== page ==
TO Z OR NOT TO Z: WHY THE SHAPE OF THE RECOVERY STILL MATTERS
Barry Gilbert, PhD, CFA, Asset Allocation Strategist, LPL Financial
Ryan Detrick, CMT, Chief Market Strategist, LPL Financial
Jeff Buchbinder, CFA, Equity Strategist, LPL Financial
LPL Research is downgrading its 2021 U.S. GDP growth forecast from 6.25–6.75% to 5.75–6.25%. Growth is likely to come in at an annualized pace near 5% over the second half of the year. So, while expectations have been tempered, the recovery still has a lot of momentum, which is likely to extend well into 2022. In 2022 we may see economic growth exceed potential, creating a Z-shaped recovery— something we haven’t really seen since the early 1970s. What is a Z-shaped recovery and what might it mean for the Federal Reserve (Fed), inflation, and markets? We attempt to answer those questions below.
Early in the recovery, there was a lot of debate about what “shape” it would take. There were letters, such as V, U, W, L, and K, and shapes, such as a swoosh or a square root sign. The great recovery-shape debate has fizzled but still matters—for what’s ahead for the economy, for the still-raging inflation debate, for the policy debates taking place in Washington, and, of course, for the markets. And it turns out the debate centers on a recovery shape that wasn’t getting a whole lot of attention last summer: The Z-shaped recovery.
A STILL ROBUST RECOVERY HAS BEEN SLOWED BY THE DELTA VARIANT
The general shape of the recovery so far has been mainly driven by three forces: the COVID-19 pandemic, which provided a massive external shock to the economy that really had nothing to do with its natural cyclicality; historic fiscal and monetary stimulus put in place to get us through that shock and the rapid development of several effective vaccines. So far, these forces have given us a historically anomalous, deep V-shaped recovery: A steep drop and a surprisingly quick and robust recovery. The recovery has been quick enough that the U.S. actually topped the pre-recession peak in economic output last quarter, although we’re still likely below where we would have been right now if the pandemic hadn’t occurred.
The job market recovery has been slower. From 2011 to 2019, the economy created about 2.3 million jobs each year. Even 2019, the weakest year over that span, brought in more than 2 million jobs—a very strong number so deep into an expansion. Then in March and April 2020, the economy shed over 22 million jobs in just two months, with more than 20 million in April 2020 alone. We have regained just over 17 million of those jobs, but that still leaves us over 5 million short of the pre-pandemic peak.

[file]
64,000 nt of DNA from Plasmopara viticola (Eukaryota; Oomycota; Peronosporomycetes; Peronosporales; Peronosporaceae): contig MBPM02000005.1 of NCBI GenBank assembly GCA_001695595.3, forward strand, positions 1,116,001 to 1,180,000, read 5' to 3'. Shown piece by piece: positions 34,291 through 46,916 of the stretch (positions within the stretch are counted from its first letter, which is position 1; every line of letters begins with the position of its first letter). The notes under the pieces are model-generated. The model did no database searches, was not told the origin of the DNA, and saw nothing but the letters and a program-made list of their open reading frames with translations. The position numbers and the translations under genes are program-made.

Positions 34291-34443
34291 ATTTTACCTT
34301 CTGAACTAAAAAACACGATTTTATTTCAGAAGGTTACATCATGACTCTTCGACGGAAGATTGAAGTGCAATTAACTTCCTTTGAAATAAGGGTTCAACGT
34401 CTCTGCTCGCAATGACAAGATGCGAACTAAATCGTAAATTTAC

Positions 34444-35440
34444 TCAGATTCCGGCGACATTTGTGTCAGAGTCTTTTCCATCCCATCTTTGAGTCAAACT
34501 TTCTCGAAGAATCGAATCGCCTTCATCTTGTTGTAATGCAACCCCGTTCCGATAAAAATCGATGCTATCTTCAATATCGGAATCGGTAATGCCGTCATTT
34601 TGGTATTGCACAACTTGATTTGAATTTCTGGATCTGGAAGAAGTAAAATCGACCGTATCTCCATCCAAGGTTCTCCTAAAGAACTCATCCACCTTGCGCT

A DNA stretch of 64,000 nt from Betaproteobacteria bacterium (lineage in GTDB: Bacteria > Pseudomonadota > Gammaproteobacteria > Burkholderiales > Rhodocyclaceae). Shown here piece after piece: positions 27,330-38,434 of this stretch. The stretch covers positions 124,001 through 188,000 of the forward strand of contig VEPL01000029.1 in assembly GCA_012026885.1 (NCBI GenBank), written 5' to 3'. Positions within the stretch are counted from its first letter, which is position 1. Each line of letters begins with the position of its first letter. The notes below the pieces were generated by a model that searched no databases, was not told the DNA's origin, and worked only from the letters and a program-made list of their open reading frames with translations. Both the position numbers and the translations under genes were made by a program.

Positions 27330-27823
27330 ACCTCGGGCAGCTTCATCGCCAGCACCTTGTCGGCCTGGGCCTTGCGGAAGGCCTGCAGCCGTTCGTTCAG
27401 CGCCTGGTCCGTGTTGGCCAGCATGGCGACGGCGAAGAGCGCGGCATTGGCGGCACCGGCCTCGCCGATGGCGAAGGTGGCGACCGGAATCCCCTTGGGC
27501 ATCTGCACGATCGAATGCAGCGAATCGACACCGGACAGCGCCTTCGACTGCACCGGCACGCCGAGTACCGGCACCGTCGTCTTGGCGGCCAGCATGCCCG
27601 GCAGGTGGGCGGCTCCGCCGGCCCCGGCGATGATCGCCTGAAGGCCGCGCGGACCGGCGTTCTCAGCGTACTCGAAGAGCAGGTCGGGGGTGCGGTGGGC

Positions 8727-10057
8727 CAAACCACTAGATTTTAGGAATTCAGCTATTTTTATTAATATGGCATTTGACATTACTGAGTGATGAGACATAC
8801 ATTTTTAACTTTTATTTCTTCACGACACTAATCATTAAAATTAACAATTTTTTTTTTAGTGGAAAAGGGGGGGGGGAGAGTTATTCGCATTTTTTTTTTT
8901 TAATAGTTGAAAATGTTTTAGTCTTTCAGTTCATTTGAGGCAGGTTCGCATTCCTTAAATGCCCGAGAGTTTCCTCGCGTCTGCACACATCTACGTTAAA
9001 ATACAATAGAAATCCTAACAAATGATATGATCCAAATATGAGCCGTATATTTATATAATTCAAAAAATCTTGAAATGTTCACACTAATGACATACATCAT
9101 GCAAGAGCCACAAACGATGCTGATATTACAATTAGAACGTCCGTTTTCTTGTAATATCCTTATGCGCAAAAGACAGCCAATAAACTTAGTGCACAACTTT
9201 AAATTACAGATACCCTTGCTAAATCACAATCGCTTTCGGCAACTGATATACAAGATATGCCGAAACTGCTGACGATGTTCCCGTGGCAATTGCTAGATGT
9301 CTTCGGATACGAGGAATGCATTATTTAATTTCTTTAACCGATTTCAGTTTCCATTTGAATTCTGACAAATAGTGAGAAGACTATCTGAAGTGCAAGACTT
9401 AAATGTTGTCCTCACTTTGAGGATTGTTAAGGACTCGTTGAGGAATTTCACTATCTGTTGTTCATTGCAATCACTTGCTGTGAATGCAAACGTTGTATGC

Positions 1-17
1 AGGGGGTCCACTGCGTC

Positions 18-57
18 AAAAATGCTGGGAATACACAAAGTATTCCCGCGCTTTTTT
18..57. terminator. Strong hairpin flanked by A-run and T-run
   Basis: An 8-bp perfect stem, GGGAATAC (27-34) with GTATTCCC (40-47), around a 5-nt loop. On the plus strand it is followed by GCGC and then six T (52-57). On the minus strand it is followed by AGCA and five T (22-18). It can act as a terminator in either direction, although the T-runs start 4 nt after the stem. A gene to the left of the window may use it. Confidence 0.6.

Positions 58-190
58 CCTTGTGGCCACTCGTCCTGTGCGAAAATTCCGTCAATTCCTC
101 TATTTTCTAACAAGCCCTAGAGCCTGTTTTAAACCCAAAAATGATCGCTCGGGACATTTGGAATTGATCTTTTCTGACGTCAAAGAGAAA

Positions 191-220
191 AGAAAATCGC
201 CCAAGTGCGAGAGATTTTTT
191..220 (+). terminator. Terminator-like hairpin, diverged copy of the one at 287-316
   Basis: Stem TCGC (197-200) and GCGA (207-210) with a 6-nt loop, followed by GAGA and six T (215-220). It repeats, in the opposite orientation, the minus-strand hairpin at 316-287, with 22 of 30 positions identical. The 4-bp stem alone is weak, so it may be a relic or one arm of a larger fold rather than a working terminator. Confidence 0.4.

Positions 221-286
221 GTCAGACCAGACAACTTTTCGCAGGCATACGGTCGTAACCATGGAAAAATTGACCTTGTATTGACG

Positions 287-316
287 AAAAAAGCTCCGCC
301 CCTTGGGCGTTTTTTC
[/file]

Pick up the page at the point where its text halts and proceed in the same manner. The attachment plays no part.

The recovery has been slowed over the last several months by the spread of the highly contagious Delta variant and still sub-optimal vaccine rates. Behavioral changes in response to Delta, additional government restrictions, and strains on healthcare systems in regions with low vaccination rates have all taken their tolls, as has the impact of Delta on some East Asian trade partners, extending supply chain bottlenecks.
Consistent with our review of the potential impact of the Delta variant in our August 9, 2021, Weekly Market Commentary, we have seen the economy underperform expectations and are lowering our 2021 U.S. gross domestic product (GDP) growth forecast from 6.25–6.75% to 5.75–6.25%. The downward revision reflects expectations of growth slowing to around 5% annualized in the third and fourth quarters after coming in at about 6.5% in the first two quarters.
The slowdown from higher growth levels and recent data disappointments can make it easy to lose perspective on what those revised levels mean. For a sense of scale, the top three quarters of the last expansion were Q2 2014, Q3 2014, and Q4 2011, when the economy grew at an annualized rate of 5.2%, 4.7%, and 4.6% respectively. The prospective “disappointing” growth of the final two quarters of 2021 could still be near or above the peak growth level of the last expansion. In other words, despite the downward revision we believe the recovery still has a lot of momentum that we expect to extend well into 2022.
LOOKING AHEAD: TO Z OR NOT TO Z
A Z-shaped recovery is when the economy bounces back quickly and GDP jumps above its potential early in the recovery, before either settling back into the trend again, or potentially even falling back into recession—and we haven’t seen one in a long time. In [Figure 1], we see where the economy has been relative to its potential since the 1950s. Potential here is estimated by the non-partisan Congressional Budget Office (CBO), but it’s not something you can count. There are a lot of assumptions that go into views of economic potential and estimates do vary.